Measuring Boltzmann`s constant with carbon dioxide



Measuring Boltzmann`s constant with carbon dioxide
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Measuring Boltzmann’s constant with carbon dioxide
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2013 Phys. Educ. 48 713
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Measuring Boltzmann’s constant
with carbon dioxide
Dragia Ivanov and Stefan Nikolov
Faculty of Physics, Plovdiv University ‘P Hilendarski’, 24 Tsar Asen strasse, 4000 Plovdiv,
E-mail: [email protected] and [email protected]
In this paper we present two experiments to measure Boltzmann’s
constant—one of the fundamental constants of modern-day physics, which
lies at the base of statistical mechanics and thermodynamics. The
experiments use very basic theory, simple equipment and cheap and safe
materials yet provide very precise results. They are very easy and quick to
perform, allowing this fundamental constant to be brought to the
high-school level as a hands-on experience.
There are a number of fundamental constants at
the core of modern physics—the speed of light,
Plank’s constant, the elementary electrical charge,
Boltzmann’s constant, and a few others. They are
important both for physics as a science and for
physics as a school subject. Their experimental
determination is very important for the purposes
of education but it is usually difficult in both
theoretical and practical aspects.
Boltzmann’s constant is the most important constant in statistical mechanics and thermodynamics. In this paper we propose two
school-grade laboratory experiments to measure
Boltzmann’s constant with easily obtainable,
cheap and safe equipment and materials. Previous articles on ‘classroom’ measurement of
Boltzmann’s constant do exist [1–5], but they
require complicated and expensive equipment and
use advanced theory [4] without providing good
precision (in [5], for example, getting the order
of magnitude right is considered a great success).
In comparison, our experiments are theoretically
simple, quick to perform and cost virtually
nothing, while providing very good precision.
Theoretical considerations
We start off with the basic ideal gas law
pV = NkT,
where p is the pressure, V is the volume and T
is the temperature of the gas, N is the number
of gas molecules and k is Boltzmann’s constant.
From (1) we obtain
The problem in determining Boltzmann’s
constant using this simple formula is in measuring
the number of molecules. It is usually obtained
indirectly by measuring the mass of the gas, m,
and dividing by the mass of a single molecule, M,
Putting (3) into (2), we finally obtain the
working formula,
A new difficulty arises, however, with
measuring the mass of the gas. The experiment
can be carried out with different gases, but highly
c 2013 IOP Publishing Ltd
0031-9120/13/060713+05$33.00 k=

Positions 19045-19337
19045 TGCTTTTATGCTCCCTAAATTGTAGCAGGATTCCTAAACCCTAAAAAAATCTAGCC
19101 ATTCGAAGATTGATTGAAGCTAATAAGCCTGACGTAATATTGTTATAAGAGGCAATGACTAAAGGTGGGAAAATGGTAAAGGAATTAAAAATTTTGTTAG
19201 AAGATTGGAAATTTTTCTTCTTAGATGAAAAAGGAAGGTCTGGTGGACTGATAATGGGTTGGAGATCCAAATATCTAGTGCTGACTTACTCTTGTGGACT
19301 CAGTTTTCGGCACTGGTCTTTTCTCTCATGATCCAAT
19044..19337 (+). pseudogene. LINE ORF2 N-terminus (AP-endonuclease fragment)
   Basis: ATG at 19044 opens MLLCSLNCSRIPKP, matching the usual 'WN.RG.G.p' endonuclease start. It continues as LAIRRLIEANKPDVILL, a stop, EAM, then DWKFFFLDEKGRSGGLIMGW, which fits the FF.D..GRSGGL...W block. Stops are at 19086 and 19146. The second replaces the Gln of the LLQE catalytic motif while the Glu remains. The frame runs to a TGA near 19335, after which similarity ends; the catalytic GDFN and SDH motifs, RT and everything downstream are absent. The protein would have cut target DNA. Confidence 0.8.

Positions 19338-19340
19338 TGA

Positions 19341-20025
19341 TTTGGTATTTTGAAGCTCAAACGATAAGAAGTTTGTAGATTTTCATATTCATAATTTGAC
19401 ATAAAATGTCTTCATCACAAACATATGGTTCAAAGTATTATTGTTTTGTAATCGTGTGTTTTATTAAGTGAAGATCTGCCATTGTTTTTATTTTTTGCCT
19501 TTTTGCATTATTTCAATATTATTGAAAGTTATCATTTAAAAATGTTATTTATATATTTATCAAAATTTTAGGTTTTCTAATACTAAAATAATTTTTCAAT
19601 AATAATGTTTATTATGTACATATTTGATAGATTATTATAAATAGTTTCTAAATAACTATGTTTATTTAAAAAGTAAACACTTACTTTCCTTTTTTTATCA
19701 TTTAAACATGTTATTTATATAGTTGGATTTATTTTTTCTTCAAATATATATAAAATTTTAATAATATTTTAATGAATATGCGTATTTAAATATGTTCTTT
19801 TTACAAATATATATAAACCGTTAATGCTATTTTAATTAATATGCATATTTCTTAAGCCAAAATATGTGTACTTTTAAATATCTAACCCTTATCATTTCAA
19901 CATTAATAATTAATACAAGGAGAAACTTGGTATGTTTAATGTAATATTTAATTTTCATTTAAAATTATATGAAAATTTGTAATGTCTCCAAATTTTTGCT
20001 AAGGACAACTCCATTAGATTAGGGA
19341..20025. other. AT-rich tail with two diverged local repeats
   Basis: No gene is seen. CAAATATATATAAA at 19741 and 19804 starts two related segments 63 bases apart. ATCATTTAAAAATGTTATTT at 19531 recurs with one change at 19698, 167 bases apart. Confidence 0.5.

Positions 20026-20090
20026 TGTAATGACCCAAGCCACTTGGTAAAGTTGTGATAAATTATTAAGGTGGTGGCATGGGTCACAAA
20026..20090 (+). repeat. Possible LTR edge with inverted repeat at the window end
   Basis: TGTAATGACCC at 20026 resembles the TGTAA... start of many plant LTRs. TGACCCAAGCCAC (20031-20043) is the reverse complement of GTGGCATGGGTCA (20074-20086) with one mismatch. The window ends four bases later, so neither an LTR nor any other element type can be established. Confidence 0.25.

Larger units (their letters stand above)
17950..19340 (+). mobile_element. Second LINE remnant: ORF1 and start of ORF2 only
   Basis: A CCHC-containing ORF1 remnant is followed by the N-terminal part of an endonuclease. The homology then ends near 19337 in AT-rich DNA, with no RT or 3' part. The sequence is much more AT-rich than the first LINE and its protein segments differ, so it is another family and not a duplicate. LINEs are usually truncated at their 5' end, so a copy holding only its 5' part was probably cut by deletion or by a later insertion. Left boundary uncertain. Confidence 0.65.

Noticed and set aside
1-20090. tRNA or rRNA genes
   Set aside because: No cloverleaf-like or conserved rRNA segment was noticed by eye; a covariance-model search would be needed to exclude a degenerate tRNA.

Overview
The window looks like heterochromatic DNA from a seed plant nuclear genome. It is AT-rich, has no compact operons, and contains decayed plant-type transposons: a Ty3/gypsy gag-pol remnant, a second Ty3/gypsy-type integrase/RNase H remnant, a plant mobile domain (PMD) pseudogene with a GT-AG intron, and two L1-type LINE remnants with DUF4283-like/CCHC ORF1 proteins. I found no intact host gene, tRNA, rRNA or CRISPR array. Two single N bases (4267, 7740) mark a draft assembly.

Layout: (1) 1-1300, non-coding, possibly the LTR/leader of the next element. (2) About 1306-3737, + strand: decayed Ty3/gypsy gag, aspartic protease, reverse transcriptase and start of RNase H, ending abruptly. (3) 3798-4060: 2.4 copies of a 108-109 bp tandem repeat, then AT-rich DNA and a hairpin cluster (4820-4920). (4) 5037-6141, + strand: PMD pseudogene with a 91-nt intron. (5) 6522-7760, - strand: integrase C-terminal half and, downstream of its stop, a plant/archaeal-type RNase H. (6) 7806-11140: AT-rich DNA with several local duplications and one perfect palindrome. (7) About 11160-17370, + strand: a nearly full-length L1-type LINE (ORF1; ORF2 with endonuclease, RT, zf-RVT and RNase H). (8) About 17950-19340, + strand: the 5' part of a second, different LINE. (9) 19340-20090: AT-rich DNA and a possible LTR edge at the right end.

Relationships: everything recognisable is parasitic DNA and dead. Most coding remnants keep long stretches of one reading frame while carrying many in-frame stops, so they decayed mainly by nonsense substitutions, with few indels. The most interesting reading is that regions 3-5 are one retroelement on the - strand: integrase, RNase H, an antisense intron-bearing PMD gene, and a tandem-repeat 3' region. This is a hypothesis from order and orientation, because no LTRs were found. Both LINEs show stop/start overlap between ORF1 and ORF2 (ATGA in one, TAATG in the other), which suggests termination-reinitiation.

48 (6)
D Ivanov and S Nikolov
volatile substances (diethyl ether, dry ice [2]) are
often used because they can be weighed more
easily in their non-gaseous form. These methods
have some well-known drawbacks.
First experiment
Principal idea
To produce the necessary amount of gas inside the
vessel we used the well-known chemical reaction
of baking soda (sodium bicarbonate) reacting
with acetic acid (common vinegar). The reaction
→ CH3 COONa + H2 CO3 .
The sodium acetate produced stays in
solution while the carbonic acid dissociates into
water and carbon dioxide practically completely.
Thus we ultimately obtain the full chemical
→ CH3 COONa + H2 O + CO2 .
It must be noted that each molecule of
sodium bicarbonate produces one molecule
of carbon dioxide. Thus, we need to weigh
the baking soda and calculate its number of
molecules, which will be equal to the number of
carbon dioxide molecules—just what we need.
The amount of vinegar is not crucial so long as
it is enough to react with all of the soda.
From the periodic table (or internet) we find
out the mass of a molecule of sodium bicarbonate
in atomic mass units. Consequently, considering
that 1 u = 1.66 × 10−27 kg, we obtain
MNaHCO3 ≈ 84 u = 139.44 × 10−27 kg
≈ 14 × 10−26 kg.
Similarly, the mass of a molecule of acetic
acid is
MCH3 COOH ≈ 60 u = 99.6 × 10−27 kg
≈ 10 × 10−26 kg.
It could be useful to have some preliminary
idea of molecule numbers so that we can better
determine the necessary amounts of soda and
vinegar. One gram of baking soda will contain
= 14×10
−26 ≈ 7.1 × 10
molecules. Common vinegar is usually 6% acetic
acid by volume (some brands may be different, so
checking in advance is advised). As the density
of acetic acid is just over 1 g cm−3 , we can
consider that 10 cm3 of vinegar contains 0.6 g of
acid, which gives us approximately NCH3 COOH =
MCH3 COOH = 10×10−26 = 6×10 molecules. Thus,
for every gram of baking soda we should at the
very least use (7.1/6) × 10 cm3 ≈ 12 cm3 of
vinegar to ensure the release of all the CO2 . It
is advisable to use more, just in case—at least
20 cm3 —we actually used 30 cm3 for 1 g of soda.
It is also useful to have an idea of the pressure